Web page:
The only stipulations are that the property being sold cannot be a publicly traded security or part of a business’ normal inventory, and the taxpayer cannot be a dealer in the property being sold (with the exception of some timeshare dealers who choose for a special interest rate under the hire-purchase method).

Reporting of hire purchase income

Hire-sale income can be broken down into three separate categories: capital gain, interest, and principal. Each of these is covered separately on the 1040 form.

The gross profit percentage is then used to calculate hire-purchase income for a given tax year.

Capital gain

In the example above, Hal has to report the gain each year as long-term or short-term, whichever it was in the year of the sale. Long-term gains are taxed at a lower rate, while short-term gains are taxed as ordinary income.

Since Hal has held the house for five years, the payoff, in this case, would be long-term.

If the gain had been short-term, Hal could still be taxed on the installment income at a lower rate than if he had had to report the lump-sum gain. This is because short-term gains are taxed as ordinary income, at the taxpayer’s top marginal tax rate.

If the proportional gain doesn’t push him into the next tax bracket, this rate may be lower. The gain from a hire purchase is reported on IRS form 6252 and then reported on Schedule D on the form 1040.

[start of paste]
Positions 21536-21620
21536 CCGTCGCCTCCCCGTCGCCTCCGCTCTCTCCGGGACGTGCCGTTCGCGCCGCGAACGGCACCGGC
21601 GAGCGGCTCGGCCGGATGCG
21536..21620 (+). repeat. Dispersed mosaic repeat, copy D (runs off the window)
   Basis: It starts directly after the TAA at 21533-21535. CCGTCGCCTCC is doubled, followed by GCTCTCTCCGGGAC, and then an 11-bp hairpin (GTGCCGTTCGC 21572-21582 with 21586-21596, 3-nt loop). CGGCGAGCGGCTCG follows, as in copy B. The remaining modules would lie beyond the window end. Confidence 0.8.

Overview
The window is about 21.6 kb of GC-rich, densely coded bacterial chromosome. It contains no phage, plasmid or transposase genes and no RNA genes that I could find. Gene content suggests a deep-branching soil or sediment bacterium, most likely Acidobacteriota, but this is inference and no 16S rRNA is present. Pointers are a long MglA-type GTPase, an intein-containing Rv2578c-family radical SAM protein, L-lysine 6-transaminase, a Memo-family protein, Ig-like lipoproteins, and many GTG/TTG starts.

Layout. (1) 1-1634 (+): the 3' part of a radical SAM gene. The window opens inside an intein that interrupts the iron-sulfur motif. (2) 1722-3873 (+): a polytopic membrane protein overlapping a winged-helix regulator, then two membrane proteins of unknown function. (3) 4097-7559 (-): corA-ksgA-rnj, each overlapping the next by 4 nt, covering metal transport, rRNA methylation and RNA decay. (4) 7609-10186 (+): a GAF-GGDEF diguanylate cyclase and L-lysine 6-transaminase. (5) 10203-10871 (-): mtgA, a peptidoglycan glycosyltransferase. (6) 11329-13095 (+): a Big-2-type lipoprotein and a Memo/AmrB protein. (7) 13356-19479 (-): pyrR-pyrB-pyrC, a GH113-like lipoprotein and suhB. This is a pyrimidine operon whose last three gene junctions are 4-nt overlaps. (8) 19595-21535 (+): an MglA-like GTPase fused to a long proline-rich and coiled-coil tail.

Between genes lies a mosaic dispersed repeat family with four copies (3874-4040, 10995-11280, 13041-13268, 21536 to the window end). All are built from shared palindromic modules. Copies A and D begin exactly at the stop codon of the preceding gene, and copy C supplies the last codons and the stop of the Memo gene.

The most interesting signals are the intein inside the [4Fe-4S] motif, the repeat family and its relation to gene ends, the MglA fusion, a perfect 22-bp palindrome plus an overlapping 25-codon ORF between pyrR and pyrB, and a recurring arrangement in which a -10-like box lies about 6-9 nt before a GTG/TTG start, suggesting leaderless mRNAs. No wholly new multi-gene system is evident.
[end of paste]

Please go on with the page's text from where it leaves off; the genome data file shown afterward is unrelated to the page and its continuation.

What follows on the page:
Taxpayers with hire-purchase income must also declare the buyer’s interest, which is taxed at the ordinary income rates.

Interest provided in the sales contract is referred to as declared interest. If there is insufficient (or no) interest reported, part of the principal amount of the sale must be redefined as unreported interest.


Part of each hire purchase is treated by the IRS as a tax-free principal repayment. This amount can be determined by completing Worksheet A on Publication 537.

The principal (adjusted basis) for hire-purchase purposes is the total of your actual adjusted basis in the property plus any sales expenses and depreciation recovery.

In this example, Hal has $200,000 as an adjusted basis in his home. He must add $100,000 for recovery depreciation and $10,000 for sales expenses in order to calculate his he adjusted basis for hire-purchase purposes. This figure is $310,000.

Gross profit percentage

To calculate the gross profit percentage, you need to subtract the hire-purchase adjusted basis, in this example $310,000, from the sales price to calculate the total gain. In this example, the total earnings are $90,000 ($400,000 – $310,000).

Next, divide the total profit by the sales price, which in this case is 22.5% ($90,000 ÷ $400,000) and you get the gross profit percentage.

Finally, to calculate the taxable capital gain each year, multiply that percentage by the installment amount. Thus, Hal’s taxable earnings each year are assumed to be $11,250 ($50,000 x 22.5%).